Yesterday’s early morning rainstorm wiped out large chunks of the ground beneath SEPTA’s Manayunk/Norristown Line regional rail tracks and caused morning rush hour delays throughout the system.
Most of the delays were on SEPTA’s regional rail trains, some of which were delayed for as long as an hour, but regional rail was not alone in this situation. The Market Frankford and Broad Street Lines, along with trolleys and buses experienced disruptions, too.
On regional rail, Amtrak signal and overhead power problems caused temporary service suspension on the Trenton, Wilmington/Newark, Paoli/Thorndale and Media Elwyn lines, SEPTA said in a message to customers shared Tuesday evening. High water on the Chestnut Hill West Line affected service and area road closures delayed SEPTA’s response teams.
The most visual result of the rainstorm was the damage to tracks near Spring Mill Station on the Manayunk/Norristown Line. There ground beneath a portion of tracks and along a creekside banking washed away. While most of SEPTA’s service was back to normal by 10 a.m., service was not restored on the Manayunk/Norristown Line until approximately 3 p.m., after crews had repaired the washed out track sections.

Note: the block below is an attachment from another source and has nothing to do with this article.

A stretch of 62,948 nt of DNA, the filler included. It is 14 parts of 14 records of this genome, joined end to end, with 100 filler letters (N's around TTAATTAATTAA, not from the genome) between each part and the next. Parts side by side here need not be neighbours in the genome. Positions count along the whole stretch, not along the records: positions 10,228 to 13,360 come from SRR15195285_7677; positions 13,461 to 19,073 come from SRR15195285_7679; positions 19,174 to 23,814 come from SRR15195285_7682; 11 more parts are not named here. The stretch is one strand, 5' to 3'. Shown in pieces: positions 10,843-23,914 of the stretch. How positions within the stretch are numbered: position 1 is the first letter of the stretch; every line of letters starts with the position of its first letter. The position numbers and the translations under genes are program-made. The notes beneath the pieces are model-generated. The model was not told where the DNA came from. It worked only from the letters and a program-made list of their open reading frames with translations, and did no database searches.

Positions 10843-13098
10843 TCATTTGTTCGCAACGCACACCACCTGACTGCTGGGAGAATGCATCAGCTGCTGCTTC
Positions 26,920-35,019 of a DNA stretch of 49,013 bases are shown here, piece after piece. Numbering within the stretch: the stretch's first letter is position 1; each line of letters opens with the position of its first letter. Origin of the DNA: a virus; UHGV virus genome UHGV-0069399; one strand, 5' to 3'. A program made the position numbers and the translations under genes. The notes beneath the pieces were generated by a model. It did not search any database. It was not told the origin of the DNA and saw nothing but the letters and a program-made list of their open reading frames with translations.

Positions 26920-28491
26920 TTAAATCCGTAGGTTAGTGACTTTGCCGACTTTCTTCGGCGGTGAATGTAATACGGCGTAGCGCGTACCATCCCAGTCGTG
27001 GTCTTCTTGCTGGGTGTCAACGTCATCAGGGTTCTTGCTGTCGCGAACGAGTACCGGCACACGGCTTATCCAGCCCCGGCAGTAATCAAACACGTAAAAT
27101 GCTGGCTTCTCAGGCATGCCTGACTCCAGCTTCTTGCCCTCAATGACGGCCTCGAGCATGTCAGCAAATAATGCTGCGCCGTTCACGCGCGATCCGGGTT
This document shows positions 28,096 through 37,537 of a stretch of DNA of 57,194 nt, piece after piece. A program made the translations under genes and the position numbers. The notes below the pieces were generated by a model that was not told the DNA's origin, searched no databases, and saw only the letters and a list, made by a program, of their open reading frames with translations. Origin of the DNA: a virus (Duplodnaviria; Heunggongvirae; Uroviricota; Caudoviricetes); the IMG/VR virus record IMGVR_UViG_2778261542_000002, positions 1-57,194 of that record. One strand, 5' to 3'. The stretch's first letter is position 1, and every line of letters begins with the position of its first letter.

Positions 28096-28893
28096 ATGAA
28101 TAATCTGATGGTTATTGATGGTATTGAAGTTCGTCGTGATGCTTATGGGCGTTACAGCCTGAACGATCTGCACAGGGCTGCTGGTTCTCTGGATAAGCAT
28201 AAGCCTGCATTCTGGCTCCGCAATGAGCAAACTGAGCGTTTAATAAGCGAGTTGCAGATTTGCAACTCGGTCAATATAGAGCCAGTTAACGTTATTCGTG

The rain caused flooding at 15th Street Station when water from nearby streets and the surrounding Dilworth Plaza construction site flowed into the station, and Mezzanine areas of the Broad Street Line’s North Philadelphia and Spring Garden stations flooded.
SEPTA released a summary of the delays in the evening following the rainstorm, but throughout the day, @SEPTA_Social, the authority’s Twitter account, shared photos of track damage and repair work progress updates.
“While there is never a good time for service delays,” SEPTA General Manager Joe Casey said in the letter to customers, “foul weather conditions just compound the grump factor when all you want to do is get to your destination, so we appreciate your patience.”
Perhaps in an effort to minimize the “grump factor,” Casey urged SEPTA customers to check the authority’s website Alert Box and Twitter and Facebook accounts for the latest service news.
From 2012-2014 Christine covered transportation, writing about everything from pedestrian concerns to bicycle infrastructure, bridges, trail networks, public transit and more. Her favorite assignments sent her bushwhacking through Philadelphia’s yet-to-be-cleared bike trails, catching a glimpse of SEPTA’s inner workings or pounding the pavement to find out what pedestrians really think. Christine also covered community news for Eyes on the Street, where her work ranged from food sovereignty to public art and urban greening. She first joined PlanPhilly in fall 2011 as an intern through a partnership with Temple University’s Philadelphia Neighborhoods website.